Newer versions of vinyl tiles often include the option of a 1/4-inch grout joint between the tiles. Filling this joint helps make the tile floor water resistant, as well as less likely to attract debris or dirt between the edges of the tiles. Grouting vinyl tiles differs slightly from grouting hard tiles in a number of ways. When done properly, however, grouted vinyl tiles are a durable and attractive floor tile option.
Things You'll Need
Acrylic-based vinyl tile grout
Hard, epoxy grout float
Scoop a small amount of the acrylic-based grout onto the end of the hard grout float. Apply the grout directly onto the joints of the vinyl tiles. Hold the float at nearly vertical as you drag it across the joints. Do not spread the grout across the entire surface of the vinyl tile as you would a hard tile. Only apply grout to between six and eight tiles at a time.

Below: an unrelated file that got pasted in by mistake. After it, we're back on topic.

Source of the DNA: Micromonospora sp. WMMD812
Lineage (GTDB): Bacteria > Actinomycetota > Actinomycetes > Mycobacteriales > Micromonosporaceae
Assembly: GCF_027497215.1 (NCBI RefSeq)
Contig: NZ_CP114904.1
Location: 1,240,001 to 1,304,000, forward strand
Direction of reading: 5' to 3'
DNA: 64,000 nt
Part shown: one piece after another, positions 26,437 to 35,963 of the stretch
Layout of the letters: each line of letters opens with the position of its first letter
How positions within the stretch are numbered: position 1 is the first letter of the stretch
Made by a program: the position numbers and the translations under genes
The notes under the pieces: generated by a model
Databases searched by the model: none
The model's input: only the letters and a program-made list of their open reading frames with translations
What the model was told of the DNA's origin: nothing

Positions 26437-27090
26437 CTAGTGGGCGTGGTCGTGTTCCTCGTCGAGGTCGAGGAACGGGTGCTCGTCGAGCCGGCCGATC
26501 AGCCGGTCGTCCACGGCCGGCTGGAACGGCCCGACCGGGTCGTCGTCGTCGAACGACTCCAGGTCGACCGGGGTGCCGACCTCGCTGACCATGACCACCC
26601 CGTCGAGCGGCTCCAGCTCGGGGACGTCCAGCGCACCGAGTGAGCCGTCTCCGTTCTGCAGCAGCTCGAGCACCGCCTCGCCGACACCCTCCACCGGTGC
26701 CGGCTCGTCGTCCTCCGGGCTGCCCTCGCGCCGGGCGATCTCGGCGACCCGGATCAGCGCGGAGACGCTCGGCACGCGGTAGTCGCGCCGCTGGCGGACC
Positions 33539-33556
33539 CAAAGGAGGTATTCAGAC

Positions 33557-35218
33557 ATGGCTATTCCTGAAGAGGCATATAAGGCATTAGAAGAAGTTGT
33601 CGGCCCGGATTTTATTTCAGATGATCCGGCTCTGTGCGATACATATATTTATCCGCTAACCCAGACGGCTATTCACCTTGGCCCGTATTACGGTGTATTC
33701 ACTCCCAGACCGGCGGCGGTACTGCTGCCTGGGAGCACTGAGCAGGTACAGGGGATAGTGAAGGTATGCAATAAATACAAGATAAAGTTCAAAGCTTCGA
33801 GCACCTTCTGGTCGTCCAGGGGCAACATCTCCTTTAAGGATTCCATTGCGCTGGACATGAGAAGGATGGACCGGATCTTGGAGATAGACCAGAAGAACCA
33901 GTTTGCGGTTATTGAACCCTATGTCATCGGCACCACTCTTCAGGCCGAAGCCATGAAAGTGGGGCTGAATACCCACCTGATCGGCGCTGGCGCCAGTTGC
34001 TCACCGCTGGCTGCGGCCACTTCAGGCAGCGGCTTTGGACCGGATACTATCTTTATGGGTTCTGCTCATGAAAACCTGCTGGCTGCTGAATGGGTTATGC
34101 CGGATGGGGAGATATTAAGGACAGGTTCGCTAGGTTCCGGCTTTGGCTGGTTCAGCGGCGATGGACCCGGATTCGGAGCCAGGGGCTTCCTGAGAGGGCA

Remove excess grout from the vinyl tiles immediately with the edge of the float. Hold the float closer to a 45-degree angle and drag it diagonally across the tiles to scrape up excess grout. Move the float back to a 90-degree angle as you approach the grout joints to avoid digging the grout back out of the narrow joints.
Wait 10 minutes for the grout to begin to harden slightly. Using a non-abrasive grout sponge, begin to remove the excess grout from the surface of the vinyl tiles. Work the sponge in a circular motion over the tiles, stopping frequently to rinse the sponge with clean water. Periodically hold a loose tile up to the freshly grouted tiles to compare the color and check for haze. If haze exists, continue to wash the tiles until perfectly clean. Continue to the next row of tiles.
Wait a full 24 hours for the grout to completely dry before allowing heavy traffic or cleaning over the newly installed and grouted tiles.
Groutable vinyl tiles can be grouted the same day they are installed; there is no waiting period as with hard tiles.